• Nature walks (or runs) are great for your brain and stress levels. A National Institutes of Health study found that adults demonstrate significant cognitive gains after going on a nature walk. A Stanford University study found that walking in nature, rather than in a concrete-oriented, urban environment, resulted in decreased anxiety, rumination, and negative affect, and produced cognitive benefits, such as increased working memory performance.
  • Living landscapes help you heal faster. Multiple studies have discovered that plants in hospital recovery rooms or views of aesthetically pleasing gardens help patients heal up to one day faster than those who are in more austere environments.
  • You might even be a nicer person when you spend time in nature, as it enhances social interactions, value for community and close relationships. A systematic research review concluded that “the balance of evidence indicates conclusively that knowing and experiencing nature makes us generally happier, healthier people.”

All these benefits reinforce the importance of maintaining yards, parks and other community green spaces. Trees, shrubs, grass and flowering plants are integral to human health. Not only do they provide a place for kids and pets to play, they directly contribute to mental and physical well-being.

Learn More

For tips on maintaining a living landscape, even in drought conditions, go to www.opei.org/stewardship.

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Creative ways to use fresh, summer ingredients

Summer’s flavors can be fleeting, so make culinary creations count by using the freshest ingredients in new ways.

Summer’s flavors can be fleeting, so make culinary creations count by using the freshest ingredients in new ways.

(StatePoint) In summer, the abundance of fresh ingredients can be overwhelming, especially if you stick to the same old recipes. Make more of the fresh produce available to you at the grocer, farmers market and even your own garden, by thinking creatively.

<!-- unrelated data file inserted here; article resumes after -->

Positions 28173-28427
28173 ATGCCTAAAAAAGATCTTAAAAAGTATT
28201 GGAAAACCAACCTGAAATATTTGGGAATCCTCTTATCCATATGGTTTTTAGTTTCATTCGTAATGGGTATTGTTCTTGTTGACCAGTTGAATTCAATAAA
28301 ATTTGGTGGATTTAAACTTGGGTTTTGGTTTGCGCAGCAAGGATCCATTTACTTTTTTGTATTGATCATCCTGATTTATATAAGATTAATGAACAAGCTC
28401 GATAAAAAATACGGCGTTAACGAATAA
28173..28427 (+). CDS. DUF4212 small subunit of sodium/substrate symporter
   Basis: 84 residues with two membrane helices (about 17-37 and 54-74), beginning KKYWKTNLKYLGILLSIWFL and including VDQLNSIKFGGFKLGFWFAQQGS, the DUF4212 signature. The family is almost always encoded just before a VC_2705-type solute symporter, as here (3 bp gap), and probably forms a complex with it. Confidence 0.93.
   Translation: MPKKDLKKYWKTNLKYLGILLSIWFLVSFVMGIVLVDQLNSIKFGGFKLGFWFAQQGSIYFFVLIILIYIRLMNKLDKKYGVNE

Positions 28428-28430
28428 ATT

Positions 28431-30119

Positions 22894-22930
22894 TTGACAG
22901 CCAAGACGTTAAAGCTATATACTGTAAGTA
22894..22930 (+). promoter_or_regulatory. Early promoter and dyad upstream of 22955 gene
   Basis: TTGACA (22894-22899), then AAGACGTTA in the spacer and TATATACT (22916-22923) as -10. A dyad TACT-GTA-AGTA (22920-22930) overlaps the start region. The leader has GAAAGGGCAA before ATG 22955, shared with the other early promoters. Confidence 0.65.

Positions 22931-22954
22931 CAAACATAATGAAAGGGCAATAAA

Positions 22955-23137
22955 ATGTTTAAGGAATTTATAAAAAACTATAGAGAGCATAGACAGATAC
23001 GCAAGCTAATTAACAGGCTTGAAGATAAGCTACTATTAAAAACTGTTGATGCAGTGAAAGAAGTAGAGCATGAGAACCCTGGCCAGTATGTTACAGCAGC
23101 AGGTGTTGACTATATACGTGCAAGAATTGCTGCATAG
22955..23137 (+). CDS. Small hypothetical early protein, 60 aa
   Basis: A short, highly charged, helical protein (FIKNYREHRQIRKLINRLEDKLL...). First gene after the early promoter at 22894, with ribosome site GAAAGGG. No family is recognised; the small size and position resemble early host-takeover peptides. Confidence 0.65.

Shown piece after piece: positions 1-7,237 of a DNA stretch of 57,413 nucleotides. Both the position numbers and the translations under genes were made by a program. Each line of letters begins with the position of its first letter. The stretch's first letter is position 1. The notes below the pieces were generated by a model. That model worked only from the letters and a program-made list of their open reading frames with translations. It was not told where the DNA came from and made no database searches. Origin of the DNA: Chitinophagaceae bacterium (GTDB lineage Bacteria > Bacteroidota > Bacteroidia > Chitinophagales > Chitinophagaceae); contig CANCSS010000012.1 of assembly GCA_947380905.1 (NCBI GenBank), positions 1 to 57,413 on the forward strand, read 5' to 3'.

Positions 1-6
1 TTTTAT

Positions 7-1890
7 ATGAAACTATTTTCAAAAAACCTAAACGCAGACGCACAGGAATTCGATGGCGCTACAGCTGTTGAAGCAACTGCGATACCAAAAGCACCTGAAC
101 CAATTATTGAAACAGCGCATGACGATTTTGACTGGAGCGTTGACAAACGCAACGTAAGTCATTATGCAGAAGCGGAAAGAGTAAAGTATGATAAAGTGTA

To help, the summer food experts at Betty Crocker are offering some great ideas for using fresh, seasonal produce.

1. Save the best berries for later.

Berry season is far too short. Make it last longer by freezing berries for the cooler months. Choose fruit at peak freshness, and then store it in high-quality freezer bags that seal tightly, removing as much excess air — fruit’s worst enemy — as possible before freezing. Label bags with the freeze date and remember: a full freezer is more efficient, so stock up!

2. Take advantage of fresh tomatoes.

If you have more fresh tomatoes than you know what to do with, consider these creative uses:

  • Caprese Salad. Layer sliced tomatoes, fresh mozzarella slices and basil. Drizzle with olive oil and a good balsamic vinegar. Sprinkle with salt and serve.
  • Bruschetta. Served on small slices of toasted bread, bruschetta is a perfect appetizer for any dinner party.
  • No-Cook Pasta Sauce. Marinara sauce can be too heavy for summer, but a raw sauce showcasing fresh tomatoes is perfect. Try Rigatoni and Tomatoes for a great introduction.

3. Add a touch of sweetness to zucchini.

Managing the bounty of garden-fresh zucchini is always a challenge, so think beyond the main course. You can make the most out of the humble summer squash with baked treats like pineapple zucchini bread, zucchini bars and chocolate zucchini snack cake.

4. Bake with fresh berries.

Baking with fresh berries is one of the highlights of summertime. Favorite desserts that call for freshly picked strawberries, raspberries and blueberries include classics like fresh strawberry pie, but also inventive creations like brownies and berries dessert pizza and blueberry cheesecake bars.

5. Make pickles easy.